Best Remote Control Golf Trolleys 2023

We showcase the best remote control golf trolleys on the market right now

Best Remote Control Golf Trolleys
(Image credit: Golf Monthly)

Best Remote Control Golf Trolleys

The best golf trolleys make your life on the course easier. Over the past few years popularity for these products have soared as more and more people have taken to walking the golf course. Of course, not all of us can carry our bags so an electric golf trolley is easily the most convenient way to transport your golf clubs. Going one level above the standard electric golf trolley are models that offer remote control functionality, allowing you to control the speed and direction of your trolley through the use of a remote. 

VIDEO: Watch Dan Parker's verdict on the best push carts and best electric trolleys of 2022

These top-of-the-range designs can be controlled with a pocket-sized handset and there are even some models that follow you around the golf course too. Using a remote on a golf trolley truly frees you from the shackles of having to guide your trolley yourself and allows you to freely walk the fairways. Remote trolleys are slightly more expensive than their non-remote counterparts, but when you experience the ease and freedom of a remote, you'll soon see that investment paying off on course. Also, like with any trolley, remote versions takes strain off your back and shoulders and allows you to get the most from your body and swing on the golf course. 

Below we have taken a look at some of these trolleys which can arguably be defined as some of the best electric golf trolleys money can buy. You can read our full, in-depth reviews of some of the best remote golf trolleys to get a deeper understand of how user friendly and enjoyable these models are. Of course given the incredible technology on display these models can be quite expensive so if you want more of a budget option, we recommend taking a look at our guides on the best golf push trolleys (opens in new tab), or if you are in the US, the best golf push carts (opens in new tab).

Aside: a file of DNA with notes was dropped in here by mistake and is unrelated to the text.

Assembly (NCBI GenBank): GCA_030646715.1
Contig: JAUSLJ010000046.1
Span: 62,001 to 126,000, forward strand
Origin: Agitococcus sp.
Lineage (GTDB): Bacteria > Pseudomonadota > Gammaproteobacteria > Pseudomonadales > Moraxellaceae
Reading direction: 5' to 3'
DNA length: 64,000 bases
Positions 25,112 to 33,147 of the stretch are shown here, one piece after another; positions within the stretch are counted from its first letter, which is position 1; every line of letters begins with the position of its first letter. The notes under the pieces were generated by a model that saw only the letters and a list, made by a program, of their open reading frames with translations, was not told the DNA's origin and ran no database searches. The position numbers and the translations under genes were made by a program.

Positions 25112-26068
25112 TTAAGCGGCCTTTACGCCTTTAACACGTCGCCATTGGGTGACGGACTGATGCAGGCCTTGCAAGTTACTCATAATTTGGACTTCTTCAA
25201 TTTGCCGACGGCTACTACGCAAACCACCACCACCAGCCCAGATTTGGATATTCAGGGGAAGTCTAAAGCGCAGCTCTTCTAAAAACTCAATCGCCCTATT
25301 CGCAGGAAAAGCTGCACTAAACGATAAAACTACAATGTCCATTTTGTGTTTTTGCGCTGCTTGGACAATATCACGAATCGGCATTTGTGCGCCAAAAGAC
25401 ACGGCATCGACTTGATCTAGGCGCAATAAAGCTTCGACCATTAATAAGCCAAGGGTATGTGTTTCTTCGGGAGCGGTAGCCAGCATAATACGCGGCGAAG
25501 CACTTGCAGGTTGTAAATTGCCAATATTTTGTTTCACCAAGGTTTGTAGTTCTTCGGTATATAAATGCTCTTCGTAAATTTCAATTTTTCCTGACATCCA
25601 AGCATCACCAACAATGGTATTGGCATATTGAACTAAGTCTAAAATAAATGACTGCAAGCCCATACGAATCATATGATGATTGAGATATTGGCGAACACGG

Best Remote Control Golf Trolleys

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stewart golf q follow electric trolley reviewEditors Choice 2022

(Image credit: Future)
Offers unique follow functionality for a completely hands-free experience

Specifications

Battery : Lithium (18 or 36 holes available)
Weight : 31lb (14.1kg)
Battery Weight : 6.6lbs (3kg)
Folded Dimensions: 545mm (H) x 318mm (D) x 600mm (W)

Reasons to buy

+
Genuine hands-free functionality unique to the market
+
 Easy to assemble and operate
+
Battery lasts for 36 holes, even on hilly courses

Reasons to avoid

-
Still quite heavy to lift.

One of the best golf carts (opens in new tab) you can buy, the Q Follow can follow you around the course at your walking pace from a safe distance thanks to the unique functionality built into the Bluetooth handset.

A completely new frame design, which has a unique marble-effect finish, allows it to fold down much more compactly while an integrated carry handle makes it easier to lift into your car. There’s also a new retractable stabiliser comprising two wheels, which automatically deploys as the trolley is unfolded, and you can monitor the battery life in real time via an app on your smartphone.

Motocaddy M7 Remote Trolley

(Image credit: Golf Monthly)
An excellent all-rounder that will tackle any terrain

Specifications

Battery : Lithium (18 or 36 holes available)
Weight : 31.7lbs (14.4kg)
Battery Weight : 6.6lbs (3kg)
Folded Dimensions: 650mm (L) x 470mm (W) x 420mm (H)

Reasons to buy

+
Marked improvement on previous generation
+
Simple to use and has a compact folded footprint
+
Good value compared to other remote trolleys

Reasons to avoid

-
Folding latches are quite stiff

Motocaddy is unquestionably one of the leading brands when it comes to new technology and impressive designs in the golfing world. A clear example of that is the M7 Remote trolley above which built on the success of the previous generation S7 and improved it further.

The new ‘ergonomic’ remote control handset is easy to use and fully rechargeable – using the trolley’s USB charging port if needed. It can move the trolley forward, left, right and in reverse, with an additional pause and resume feature. The anti-tip rear wheel will keep you in control during those undulating rounds, as will the automatic downhill control, which acts just like EBS (Electronic Braking System) to control your descent too. Importantly this trolley also folds down very nicely too so it doesn't take up lots of room in the car, garage or wherever you keep your golf gear.

MGI Zip Navigator Remote Electric Caddy

(Image credit: Golf Monthly)
Budget remote option

Specifications

Battery : Lithium (36 holes only)
Weight: 28.6lbs (13kg)
Battery Weight : 6.4lbs (2.9kg)
Folded Dimensons : 700mm x 470mm x 420mm

Reasons to buy

+
Folds down relatively compactly